“For a replacement passport. I don’t have ID but-“
“Go get ID and come back,’ he barked.
“But the manager said-“
The harried New Yorkers behind us nudged us aside as my mom and I exchanged wide-eyed glances. I leaned over and asked him if I could say something. He pause, glared at me and growled, ‘If you want to talk to me again, get in the back of the queue!”
My mom frowned and pulled me aside. “Well, darling, I’m not sure you’re going to make your flight to India at this rate.” She gave me a consoling look and added. “I don’t think this man will listen to you or let you inside.”
‘We can always get in the back of the line,” I said, a bit disheartened but still hopeful. I felt a strong intuitive prompting to keep trying. It took some convincing for my mom to agree, as the line had grown to about two hundred and fifty people.
“Mom, I have an idea.” I drew her towards the back of the line. “That man seems really angry and aggressive. We’re not the only ones he’s being mean to. He must really be miserable in his life. Let’s send him positive vibes and maybe he’ll lighten up.”
“I’m not sure it he’s going to be receptive, and it will take us a long time. Are you sure you want to try? Maybe you can postpone your departure date?”
“Let’s try for a while, at least, and see how the line goes and if his mood lightens. Besides, we may be helping all the people in this line to have a better day if his mood lightens. It can’t hurt and it will open our hearts, too. Let’s try this visualization technique I heard about. Just imagine your heart’s glowing like a sun and picture his heart as an ice cube. Now, send your rays to melt his ice.”
After a few minutes of beaming warm energy his way, my mom exclaimed, “Honey, I think it’s working!” She threw me an astonished smile. “Look at him…he actually smiled at that person! His whole face looks brighter.”
It took us about an hour to come to the first spot again, and the man’s demeanor had steadily improved, so we kept beaming. When the people in front of us stepped aside, he looked up and saw us. His expression was intensely apologetic and concerned. He stood up respectfully and said, “Ladies, I’m so sorry for how I shouted at you earlier. It was unfair.” His eyes welled up with tears and he continued, “You see, my wife told me this morning that she wants a divorce. I feel hurt and angry about it, and frustrated that she would not discuss it with me, ya know?” His gaze pleaded for understanding and forgiveness.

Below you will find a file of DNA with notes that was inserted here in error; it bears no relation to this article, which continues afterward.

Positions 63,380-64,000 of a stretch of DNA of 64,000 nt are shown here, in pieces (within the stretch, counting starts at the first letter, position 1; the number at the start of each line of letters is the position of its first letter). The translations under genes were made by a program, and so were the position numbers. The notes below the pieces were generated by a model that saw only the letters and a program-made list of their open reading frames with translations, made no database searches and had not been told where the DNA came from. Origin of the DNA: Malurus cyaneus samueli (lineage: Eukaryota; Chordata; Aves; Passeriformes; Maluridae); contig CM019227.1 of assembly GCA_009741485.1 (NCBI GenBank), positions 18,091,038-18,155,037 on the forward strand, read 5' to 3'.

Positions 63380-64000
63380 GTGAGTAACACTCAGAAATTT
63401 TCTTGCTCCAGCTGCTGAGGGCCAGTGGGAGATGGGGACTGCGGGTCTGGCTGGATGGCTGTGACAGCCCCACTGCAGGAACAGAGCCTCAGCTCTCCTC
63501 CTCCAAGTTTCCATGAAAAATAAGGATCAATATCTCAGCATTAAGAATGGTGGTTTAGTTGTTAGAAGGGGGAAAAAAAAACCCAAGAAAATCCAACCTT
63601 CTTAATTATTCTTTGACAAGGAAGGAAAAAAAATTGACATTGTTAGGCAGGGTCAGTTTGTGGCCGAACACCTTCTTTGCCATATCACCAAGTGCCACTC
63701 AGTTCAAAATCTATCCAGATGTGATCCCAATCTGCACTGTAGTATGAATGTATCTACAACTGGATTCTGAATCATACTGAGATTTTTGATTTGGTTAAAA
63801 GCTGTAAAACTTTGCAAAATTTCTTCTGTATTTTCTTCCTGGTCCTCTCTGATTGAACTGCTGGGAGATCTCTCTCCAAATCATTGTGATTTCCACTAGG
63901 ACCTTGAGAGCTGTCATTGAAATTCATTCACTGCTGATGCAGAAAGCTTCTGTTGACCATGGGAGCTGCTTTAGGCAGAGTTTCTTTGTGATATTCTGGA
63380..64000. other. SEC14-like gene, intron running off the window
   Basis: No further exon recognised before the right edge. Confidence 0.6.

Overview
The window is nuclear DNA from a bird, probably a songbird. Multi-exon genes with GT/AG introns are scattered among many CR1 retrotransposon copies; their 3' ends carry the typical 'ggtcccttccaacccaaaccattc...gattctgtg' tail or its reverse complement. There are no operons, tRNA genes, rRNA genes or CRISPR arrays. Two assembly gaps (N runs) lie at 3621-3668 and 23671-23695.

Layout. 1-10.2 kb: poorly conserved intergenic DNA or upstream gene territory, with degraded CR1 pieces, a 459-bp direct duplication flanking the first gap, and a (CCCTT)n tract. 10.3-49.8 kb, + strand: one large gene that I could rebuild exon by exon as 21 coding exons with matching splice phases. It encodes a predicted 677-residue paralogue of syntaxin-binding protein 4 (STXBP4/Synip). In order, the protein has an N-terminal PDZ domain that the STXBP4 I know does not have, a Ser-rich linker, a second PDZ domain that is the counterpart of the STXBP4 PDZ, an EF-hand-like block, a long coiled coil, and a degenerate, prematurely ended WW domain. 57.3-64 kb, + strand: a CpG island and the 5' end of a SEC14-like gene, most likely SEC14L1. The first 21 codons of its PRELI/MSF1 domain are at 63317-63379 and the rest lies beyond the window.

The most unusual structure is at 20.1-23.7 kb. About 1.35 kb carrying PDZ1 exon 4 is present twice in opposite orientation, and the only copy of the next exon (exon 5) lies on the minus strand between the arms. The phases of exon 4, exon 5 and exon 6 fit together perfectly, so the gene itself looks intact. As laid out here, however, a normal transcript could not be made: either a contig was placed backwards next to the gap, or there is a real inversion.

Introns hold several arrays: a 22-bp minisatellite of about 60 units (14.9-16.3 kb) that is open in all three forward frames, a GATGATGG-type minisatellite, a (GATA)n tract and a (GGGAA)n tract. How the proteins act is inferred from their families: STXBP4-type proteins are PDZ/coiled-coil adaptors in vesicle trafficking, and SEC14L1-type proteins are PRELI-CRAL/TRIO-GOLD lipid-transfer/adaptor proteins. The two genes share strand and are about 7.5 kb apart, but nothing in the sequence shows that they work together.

“That’s okay, sir. I’m so sorry about your wife. That’s a tough thing to digest.” I went on to explain about what the manager had told us and showed him my yearbook and signature. My mom kept smiling at him while I spoke.
“I treated you so badly. Now I want to make up for it.” He gestured towards the door to the main area. “Come with me, please.”
My mom and I exchanged another wide-eyed glance, this time laced with the thrill of joy and amazement. The man took us to the head of one of the main section’s many lines (which had at least sixty people in it) and told the agent there about our case. Then he added, “I’ve already approved her application. See, here’s her yearbook ID and that’s her mother.” He pointed at my mom, who remained wide eyed. “Go ahead and put the authorizing stamp on that right away. These ladies have waited long enough.” He smiled.
The agent did as instructed, throwing an amazed look of appreciation our way. I had the feeling he intuitively attributed our black friend’s transformation to a sunny disposition to us somehow. In my mind, it was healing power of unconditional love that was responsible for his shift.
Experiencing ‘zero separation’.
The light of compassion and acceptance has the power to melt anger and nourish the heart. In that moment of transcendence, we merge fully in the present and the presence of supreme love.
When we cultivate this attitude, it has the power to evoke the best in people.
Seeing the good in others, rather than their faults, is a first step–one that ultimately leads to perceiving the Divine Light in all beings, and reveals how the power of unconditional love can act through events with the light of healing awareness.
If we knew people’s whole stories, we’d refrain from judging them or ‘throwing salt on their wounds’; we’d offer them the psychological embrace of unconditional love and acceptance or ‘automatic forgiveness’.